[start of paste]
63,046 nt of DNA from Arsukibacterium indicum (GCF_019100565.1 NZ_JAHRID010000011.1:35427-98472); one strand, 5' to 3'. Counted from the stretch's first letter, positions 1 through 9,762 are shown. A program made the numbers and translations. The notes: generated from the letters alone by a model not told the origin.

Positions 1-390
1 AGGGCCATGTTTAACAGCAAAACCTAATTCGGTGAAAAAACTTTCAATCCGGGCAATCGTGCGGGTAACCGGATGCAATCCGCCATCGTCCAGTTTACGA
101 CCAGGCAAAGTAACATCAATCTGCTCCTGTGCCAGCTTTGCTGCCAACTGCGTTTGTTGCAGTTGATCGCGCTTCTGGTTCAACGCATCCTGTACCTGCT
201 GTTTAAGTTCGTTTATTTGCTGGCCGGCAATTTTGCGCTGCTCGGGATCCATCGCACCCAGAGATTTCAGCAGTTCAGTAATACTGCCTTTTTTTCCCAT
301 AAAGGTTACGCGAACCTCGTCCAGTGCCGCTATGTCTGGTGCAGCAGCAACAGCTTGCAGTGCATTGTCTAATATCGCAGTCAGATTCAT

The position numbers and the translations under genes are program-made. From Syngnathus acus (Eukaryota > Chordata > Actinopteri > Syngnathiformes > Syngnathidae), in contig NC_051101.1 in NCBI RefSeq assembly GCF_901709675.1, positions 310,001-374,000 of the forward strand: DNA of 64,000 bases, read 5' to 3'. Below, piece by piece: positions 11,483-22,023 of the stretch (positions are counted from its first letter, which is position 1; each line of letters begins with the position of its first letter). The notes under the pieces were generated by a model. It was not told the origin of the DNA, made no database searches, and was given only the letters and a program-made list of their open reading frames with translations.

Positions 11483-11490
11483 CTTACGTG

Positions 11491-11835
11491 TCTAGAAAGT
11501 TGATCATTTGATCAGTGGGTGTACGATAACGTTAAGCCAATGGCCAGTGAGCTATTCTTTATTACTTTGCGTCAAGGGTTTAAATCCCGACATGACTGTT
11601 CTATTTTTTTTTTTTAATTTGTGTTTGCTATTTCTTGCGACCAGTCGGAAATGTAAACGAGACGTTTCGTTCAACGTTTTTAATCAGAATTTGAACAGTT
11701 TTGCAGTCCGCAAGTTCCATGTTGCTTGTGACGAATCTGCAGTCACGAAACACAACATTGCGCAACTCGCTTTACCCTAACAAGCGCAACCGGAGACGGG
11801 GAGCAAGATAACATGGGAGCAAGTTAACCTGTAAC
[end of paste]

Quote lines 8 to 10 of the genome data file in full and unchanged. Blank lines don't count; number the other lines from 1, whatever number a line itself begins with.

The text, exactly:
Positions 11483-11490
11483 CTTACGTG

Positions 11491-11835